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FTC Seeks to Remove Medical Patents from FDA’s Orange Book

The Federal Trade Commission has challenged more than 100 medical patents the agency believes are improperly listed in the FDA Orange Book, a compendium of drug products the FDA has deemed safe and effective. The FTC will challenge these listings through an FDA regulatory dispute resolution process, which may lead to loss of market exclusivity for these products, but which would also encourage development of generic alternatives.

The Government Accountability Office stated in a March 15, 2023, report that pharmaceutical patent practices can delay access to generic drugs. This includes pharmaceutical products that require a device for delivery, such as inhalers for treatment of respiratory disorders. According to GAO, holders of these patents may attempt to extend patent protections by making minor changes to the drug, or to the device used to deliver the drug, which could impede generic competition.Federal Trade Commission Building 260x260 px

The FTC released a September 2023 policy statement stating that patents that are improperly listed in the Orange Book may be subject to enforcement under Section 5 of the Federal Trade Commission Act. The FTC policy statement was supported by FDA Commissioner Robert Califf, who stated that the FDA is prepared to assist the FTC in this endeavor. Califf said the two agencies have “a long history of collaboration to protect American consumers,” which includes activities undertaken per the White House executive order on competition in the U.S. economy.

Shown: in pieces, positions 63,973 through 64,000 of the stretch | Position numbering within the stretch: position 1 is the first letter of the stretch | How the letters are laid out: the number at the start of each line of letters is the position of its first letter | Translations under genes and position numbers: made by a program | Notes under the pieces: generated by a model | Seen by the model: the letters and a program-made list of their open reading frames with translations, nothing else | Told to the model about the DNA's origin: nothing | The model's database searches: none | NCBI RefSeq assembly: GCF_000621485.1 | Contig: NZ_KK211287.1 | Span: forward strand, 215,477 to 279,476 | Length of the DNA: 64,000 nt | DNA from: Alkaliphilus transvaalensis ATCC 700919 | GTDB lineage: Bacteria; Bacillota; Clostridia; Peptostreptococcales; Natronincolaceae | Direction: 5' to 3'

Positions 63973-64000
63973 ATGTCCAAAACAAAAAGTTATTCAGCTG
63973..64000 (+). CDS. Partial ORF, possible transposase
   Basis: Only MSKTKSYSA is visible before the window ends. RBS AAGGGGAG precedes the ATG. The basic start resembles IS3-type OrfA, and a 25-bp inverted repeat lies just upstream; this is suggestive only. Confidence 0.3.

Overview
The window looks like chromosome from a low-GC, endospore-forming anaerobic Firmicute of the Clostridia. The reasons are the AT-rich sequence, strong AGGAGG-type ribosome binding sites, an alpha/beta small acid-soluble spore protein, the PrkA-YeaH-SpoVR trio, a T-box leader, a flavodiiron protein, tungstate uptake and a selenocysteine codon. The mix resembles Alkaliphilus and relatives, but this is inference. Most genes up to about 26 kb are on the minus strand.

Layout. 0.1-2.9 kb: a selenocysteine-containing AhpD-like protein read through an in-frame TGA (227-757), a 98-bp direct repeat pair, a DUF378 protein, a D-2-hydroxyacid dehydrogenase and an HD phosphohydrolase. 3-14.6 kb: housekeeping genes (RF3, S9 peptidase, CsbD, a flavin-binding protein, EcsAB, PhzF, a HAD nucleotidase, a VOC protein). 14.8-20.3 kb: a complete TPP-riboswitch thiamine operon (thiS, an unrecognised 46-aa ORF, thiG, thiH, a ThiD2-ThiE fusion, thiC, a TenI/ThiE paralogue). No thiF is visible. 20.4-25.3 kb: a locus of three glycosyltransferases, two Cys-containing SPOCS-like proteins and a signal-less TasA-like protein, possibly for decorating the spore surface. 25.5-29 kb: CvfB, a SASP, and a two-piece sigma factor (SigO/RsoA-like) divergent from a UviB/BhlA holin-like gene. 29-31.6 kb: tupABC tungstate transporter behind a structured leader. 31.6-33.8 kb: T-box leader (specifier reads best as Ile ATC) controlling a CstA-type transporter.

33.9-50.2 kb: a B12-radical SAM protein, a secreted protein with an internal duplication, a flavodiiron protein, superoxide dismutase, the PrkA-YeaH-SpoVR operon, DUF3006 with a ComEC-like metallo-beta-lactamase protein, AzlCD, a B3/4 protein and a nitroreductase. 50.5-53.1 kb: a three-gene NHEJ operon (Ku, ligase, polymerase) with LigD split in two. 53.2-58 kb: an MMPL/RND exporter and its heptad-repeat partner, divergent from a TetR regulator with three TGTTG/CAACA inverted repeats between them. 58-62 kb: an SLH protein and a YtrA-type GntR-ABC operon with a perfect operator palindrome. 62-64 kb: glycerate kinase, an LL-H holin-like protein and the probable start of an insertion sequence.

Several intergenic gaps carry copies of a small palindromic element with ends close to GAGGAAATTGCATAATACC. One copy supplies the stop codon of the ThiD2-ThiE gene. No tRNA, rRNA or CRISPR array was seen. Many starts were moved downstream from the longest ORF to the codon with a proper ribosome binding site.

A listing in the FDA Orange book provides manufacturers of brand name drugs with a 30-month stay of FDA approval of competing generic drug applications under the FDA’s abbreviated new drug application program. The FTC states that the Supreme Court has recognized the potential for Orange Book listings to prevent or delay generic drug entries since the 1990s, but the FTC’s authority to intervene in these practices has not been applied consistently in recent years.

The FTC has stated that the scope of its authorities authorizes the agency to conduct oversight of activity that constitutes an impending violation of antitrust law, including conduct by manufacturers that have not yet established a monopoly. This may include conduct that has the potential to ripen into a violation of antitrust law. A manufacturer that enjoys a high concentration of activity for a particular market may not be subject to enforcement action by the FTC merely by virtue of that concentration, which may be the consequence of nothing more than a historical accident. FTC enforcement action may require that the manufacturer engage in activities that the agency determines are deliberately anticompetitive.

The FTC would have to determine that the method of competition in question is unfair, which is any method of competition that goes beyond the merits of the product, such as the superiority of the product over a competitor’s products. Any conduct that is coercive, abusive, or deceptive would fulfill the description of unfair methods of competition. The conduct would have to negatively affect competitive conditions in the market, but the policy statement indicates that this may be determined prospectively rather than only after the alleged anticompetitive effect is visible.

One important takeaway from the FTC policy statement is that the agency may refer any false certifications in the Orange Book to the U.S. Department of Justice. These actions may be prosecuted as criminal matters rather than as civil matters, which would expose the manufacturer to substantially greater legal risk than is the case in civil matters.

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